WASHINGTON, D.C. (KERO) — The 2020 presidential election saw historic numbers when it came to voter turnout. Especially when it came to minority voters, and if that trend continues, it could have a big impact on future elections.
There are many aspects that influenced the 2020 presidential elections. Such as the growing impact that grassroots organizations had on voters and the mobilization of black female voters.
23ABC spoke with one local political science professor about why more minority groups were motivated to show up to the polls.
"It's a coalition of labor rights, immigrant rights, Latino Latina Latinx, African Americans, Asian Americans, Native Americans which is kind of new on the scene and really fascinating, as well as LGBTQ+ organizations. So you have all of these groups that have decided to work together for the purpose of defeating Donald Trump," said Dr. Ivy Cargile.
Ivy Cargile who is the assistant professor of political science at California State University Bakersfield, says the reason why states like Georgia and Arizona flipped blue during the 2020 presidential election is due to grassroots organizations who have been working for more than a decade to bring change.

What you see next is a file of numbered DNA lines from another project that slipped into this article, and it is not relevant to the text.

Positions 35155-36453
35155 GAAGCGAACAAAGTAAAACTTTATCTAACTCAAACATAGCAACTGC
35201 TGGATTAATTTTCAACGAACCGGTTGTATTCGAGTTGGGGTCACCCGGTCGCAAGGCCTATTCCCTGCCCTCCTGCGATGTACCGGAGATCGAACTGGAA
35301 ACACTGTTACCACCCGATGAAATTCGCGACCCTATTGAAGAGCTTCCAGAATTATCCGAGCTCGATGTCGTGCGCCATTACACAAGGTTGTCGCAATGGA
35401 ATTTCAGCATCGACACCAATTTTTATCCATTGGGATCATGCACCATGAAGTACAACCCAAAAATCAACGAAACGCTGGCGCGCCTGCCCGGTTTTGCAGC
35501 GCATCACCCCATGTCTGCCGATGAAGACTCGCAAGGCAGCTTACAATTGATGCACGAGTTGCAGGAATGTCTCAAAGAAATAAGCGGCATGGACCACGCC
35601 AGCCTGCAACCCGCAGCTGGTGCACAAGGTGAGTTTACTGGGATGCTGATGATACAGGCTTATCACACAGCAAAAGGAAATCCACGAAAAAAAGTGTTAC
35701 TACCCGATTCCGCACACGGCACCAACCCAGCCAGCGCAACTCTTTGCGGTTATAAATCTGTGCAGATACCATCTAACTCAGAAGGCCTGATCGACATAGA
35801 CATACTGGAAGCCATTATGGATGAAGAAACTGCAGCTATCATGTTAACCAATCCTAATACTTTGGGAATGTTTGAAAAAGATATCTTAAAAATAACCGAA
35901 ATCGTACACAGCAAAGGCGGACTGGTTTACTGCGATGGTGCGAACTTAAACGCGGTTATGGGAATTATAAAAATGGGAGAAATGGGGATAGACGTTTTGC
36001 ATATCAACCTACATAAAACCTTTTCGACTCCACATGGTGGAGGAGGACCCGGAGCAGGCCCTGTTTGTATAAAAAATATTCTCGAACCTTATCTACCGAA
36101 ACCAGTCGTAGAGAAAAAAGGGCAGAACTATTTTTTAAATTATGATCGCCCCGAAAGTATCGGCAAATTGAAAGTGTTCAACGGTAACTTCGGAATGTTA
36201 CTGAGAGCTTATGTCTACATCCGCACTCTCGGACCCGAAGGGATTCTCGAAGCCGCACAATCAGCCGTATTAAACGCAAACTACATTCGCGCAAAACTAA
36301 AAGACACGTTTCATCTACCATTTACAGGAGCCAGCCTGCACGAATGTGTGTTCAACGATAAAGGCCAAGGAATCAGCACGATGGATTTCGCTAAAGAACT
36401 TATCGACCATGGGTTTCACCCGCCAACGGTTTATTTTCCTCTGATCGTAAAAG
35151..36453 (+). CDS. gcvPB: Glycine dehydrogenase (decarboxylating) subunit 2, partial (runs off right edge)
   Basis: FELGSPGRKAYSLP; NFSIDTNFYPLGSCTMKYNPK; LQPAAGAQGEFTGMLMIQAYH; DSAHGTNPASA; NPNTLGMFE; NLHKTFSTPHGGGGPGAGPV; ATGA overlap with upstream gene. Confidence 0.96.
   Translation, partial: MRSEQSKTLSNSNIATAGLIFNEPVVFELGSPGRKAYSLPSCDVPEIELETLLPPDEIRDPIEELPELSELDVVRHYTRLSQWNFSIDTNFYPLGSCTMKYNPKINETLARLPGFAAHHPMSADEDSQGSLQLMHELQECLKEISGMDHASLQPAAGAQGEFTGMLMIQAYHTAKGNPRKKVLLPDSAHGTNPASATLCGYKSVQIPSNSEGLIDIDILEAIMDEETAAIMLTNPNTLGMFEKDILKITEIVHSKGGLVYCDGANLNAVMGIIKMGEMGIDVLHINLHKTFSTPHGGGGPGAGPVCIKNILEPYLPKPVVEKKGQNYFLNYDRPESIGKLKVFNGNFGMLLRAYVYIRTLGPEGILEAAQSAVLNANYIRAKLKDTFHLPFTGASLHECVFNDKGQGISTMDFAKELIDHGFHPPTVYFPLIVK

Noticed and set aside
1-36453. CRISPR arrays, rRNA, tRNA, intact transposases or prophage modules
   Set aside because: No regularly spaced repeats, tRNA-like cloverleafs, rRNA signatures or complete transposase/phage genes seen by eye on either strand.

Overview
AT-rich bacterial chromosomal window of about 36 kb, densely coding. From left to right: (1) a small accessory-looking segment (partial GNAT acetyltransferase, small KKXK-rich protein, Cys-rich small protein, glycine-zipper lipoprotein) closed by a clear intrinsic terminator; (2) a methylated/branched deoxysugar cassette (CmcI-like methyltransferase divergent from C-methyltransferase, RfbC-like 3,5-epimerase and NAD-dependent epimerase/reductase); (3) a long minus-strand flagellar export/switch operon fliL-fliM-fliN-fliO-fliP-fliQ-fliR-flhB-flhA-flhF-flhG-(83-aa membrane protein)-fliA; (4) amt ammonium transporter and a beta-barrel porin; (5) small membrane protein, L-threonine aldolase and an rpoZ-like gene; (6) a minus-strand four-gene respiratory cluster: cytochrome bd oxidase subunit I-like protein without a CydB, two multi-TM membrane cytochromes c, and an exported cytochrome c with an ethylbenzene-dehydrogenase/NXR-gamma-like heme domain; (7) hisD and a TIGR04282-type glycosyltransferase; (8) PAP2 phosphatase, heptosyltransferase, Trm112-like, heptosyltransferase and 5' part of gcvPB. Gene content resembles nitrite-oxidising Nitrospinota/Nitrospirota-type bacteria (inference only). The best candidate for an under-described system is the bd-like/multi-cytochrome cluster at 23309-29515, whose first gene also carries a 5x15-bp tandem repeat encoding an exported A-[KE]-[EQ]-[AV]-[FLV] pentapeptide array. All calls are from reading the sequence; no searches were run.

Cargile also adds that the base of the Democratic Party in 2016 and 2020 has continued to be women of color.
"I think black women this time showed up and showed out. It's not a surprise because they've always been on the front lines all of this," said Dr. Cargile.
According to ABC exit polls of the 2020 presidential election, 90% of black women voted for President-elect Joe Biden. Stacy Abrams, who ran for the Georgia governorship in 2018 and lost, was one of the most notable women who made it her mission to expand her voting rights organization fair right and focused on aspects such as voter education and participation.
"She pounded the pavement hard. She went for grants and fundraising and just putting together a number of different organizations in Georgia that would help flip Georgia blue and it worked," said Dr. Cargile.
According to the Pew Research Center, black voters had a 5% point increase between 2000 and 2019.
"This was the highest growth rate of any racial or ethnic group in Georgia, and also the largest percentage point increase among black voters in any state in the country."
Although the 2020 presidential election saw historic voter participation, one question that remains, can minority voting efforts be sustained? Cargile says they can be, as long as voters stay vigilant.
"Mobilization can stay alive but it takes a lot. And so the question is how committed are we, all of us as a society in making sure that those people who showed up in 2020 continue to show up."